338. Memorandum from McCone to USIB members, October 191

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A discussion among the principals on October 18th indicated a probable decision, if any action is taken against Cuba, to initiate a limited blockade designed to prevent the importation into Cuba of additional arms. To do this the United States would make such statements concerning a condition of war as is necessary to meet the legal requirements of such a blockade, but a formal “declaration of war against Cuba” would be avoided if possible and resorted to only if absolutely necessary.

The blockade could be extended at our discretion to include POL and possibly a total blockade if Castro persisted in the offensive build-up.

Continued surveillance would go forward so that we would know of the situation within Cuba as it evolved.

The blockade would start possibly on Monday, following a public announcement by the President which would include a display of photographic intelligence, persuasive notification to our Allies among the Soviets and the Cubans, but with no prior consultations with our Allies or any Latin Americans unless it proved necessary for legal reasons to assemble the OAS and secure the necessary approval to invoke the Rio Pact.

More extreme steps such as limited air strike, comprehensive air strike, or military invasion would be withheld awaiting developments. The possibility of more extreme actions has not been dismissed, however initiating such actions was considered unwise.

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The argument in favor of the blockade was principally that it initiated a positive action which could be intensified at our will or could be relaxed depending upon evolving circumstances. Soviet reactions are expected to be severe and very probably involve a blockade of Berlin and a widespread propaganda effort, however it was considered that we could have some control over the extent of Soviet reaction and in the event of a confrontation, would be negotiating from a position of positive action which would be intensified at our own direction.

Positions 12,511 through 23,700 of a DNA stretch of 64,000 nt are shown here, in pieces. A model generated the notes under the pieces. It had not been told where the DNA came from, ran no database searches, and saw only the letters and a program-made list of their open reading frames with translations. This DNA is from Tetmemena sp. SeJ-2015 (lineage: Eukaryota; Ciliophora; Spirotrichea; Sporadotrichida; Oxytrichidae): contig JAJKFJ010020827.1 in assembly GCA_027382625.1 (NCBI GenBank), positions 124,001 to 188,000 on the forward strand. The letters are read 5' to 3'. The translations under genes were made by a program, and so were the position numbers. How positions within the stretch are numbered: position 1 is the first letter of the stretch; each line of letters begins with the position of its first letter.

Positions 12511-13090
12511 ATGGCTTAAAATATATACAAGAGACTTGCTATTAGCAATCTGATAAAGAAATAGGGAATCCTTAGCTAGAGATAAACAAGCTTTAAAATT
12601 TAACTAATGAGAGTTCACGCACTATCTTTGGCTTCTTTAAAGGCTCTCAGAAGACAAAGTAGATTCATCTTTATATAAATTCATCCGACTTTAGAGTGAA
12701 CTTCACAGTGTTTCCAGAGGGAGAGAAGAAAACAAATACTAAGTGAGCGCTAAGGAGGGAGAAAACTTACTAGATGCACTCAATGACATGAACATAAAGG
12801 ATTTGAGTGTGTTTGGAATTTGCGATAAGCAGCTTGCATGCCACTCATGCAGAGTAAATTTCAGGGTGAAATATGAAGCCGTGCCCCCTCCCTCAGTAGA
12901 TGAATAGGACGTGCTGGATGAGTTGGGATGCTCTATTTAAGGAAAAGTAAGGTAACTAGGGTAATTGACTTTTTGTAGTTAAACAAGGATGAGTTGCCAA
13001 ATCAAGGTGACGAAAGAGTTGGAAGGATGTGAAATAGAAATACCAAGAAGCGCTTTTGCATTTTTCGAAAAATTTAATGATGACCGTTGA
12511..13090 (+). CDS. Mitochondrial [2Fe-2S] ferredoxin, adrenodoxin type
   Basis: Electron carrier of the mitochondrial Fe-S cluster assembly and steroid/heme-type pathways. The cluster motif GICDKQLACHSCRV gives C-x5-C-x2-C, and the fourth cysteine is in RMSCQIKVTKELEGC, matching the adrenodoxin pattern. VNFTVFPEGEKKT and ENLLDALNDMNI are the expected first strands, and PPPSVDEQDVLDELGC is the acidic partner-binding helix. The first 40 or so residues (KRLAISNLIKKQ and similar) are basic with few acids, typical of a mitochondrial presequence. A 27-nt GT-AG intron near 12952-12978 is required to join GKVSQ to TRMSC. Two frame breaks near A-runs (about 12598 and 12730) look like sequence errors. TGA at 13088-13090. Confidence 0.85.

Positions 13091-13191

The obvious disadvantages are the protracted nature of the operation, the difficulties of sustaining our position in world opinion because of our own complex of foreign bases and our deployment of offensive [Typeset Page 1080] missiles and nuclear weapons and finally, the action does not reverse the present trend of building an offensive capability within Cuba nor does it dispose of the existing missiles, planes, and nuclear weapons if the latter now exist there.

Positive military action initiated now appeared undesirable because of the impact of current and future world opinion, the spectacle of a powerful nation attacking by surprise attack a weak and insignificant neighbor, engagement by the United States in a “surprise attack” thus giving license to others to do the same, the indefendable position we would be in with our allies, and finally, the price to us of extreme actions of which the Soviets appear capable of executing.

The above course of action is by no means unanimous. The opinions range from doing nothing on the one hand, to immediate military action on the other. There exist differences of opinion as to the handling of Khrushchev, Castro, NATO, the OAS and Latin American states; and finally, a question of the “declaration of war” awaits legal opinion; also differences exist concerning the intensity of the blockade with some advocating a more comprehensive blockade which would include POL at the very start.

I would like guidance from USIB members for my use in further discussions which are to take place commencing at 11:00 a.m., October 19th, and will probably continue throughout the week end.

John A. McCone
  1. Transmits probable decision among principals to initiate a limited blockade of Cuba. Top Secret. 2 pp. CIA, DCI (McCone) Files: Job 80–B01285A, DCI Meetings with the President, 1 July–31 December 1962.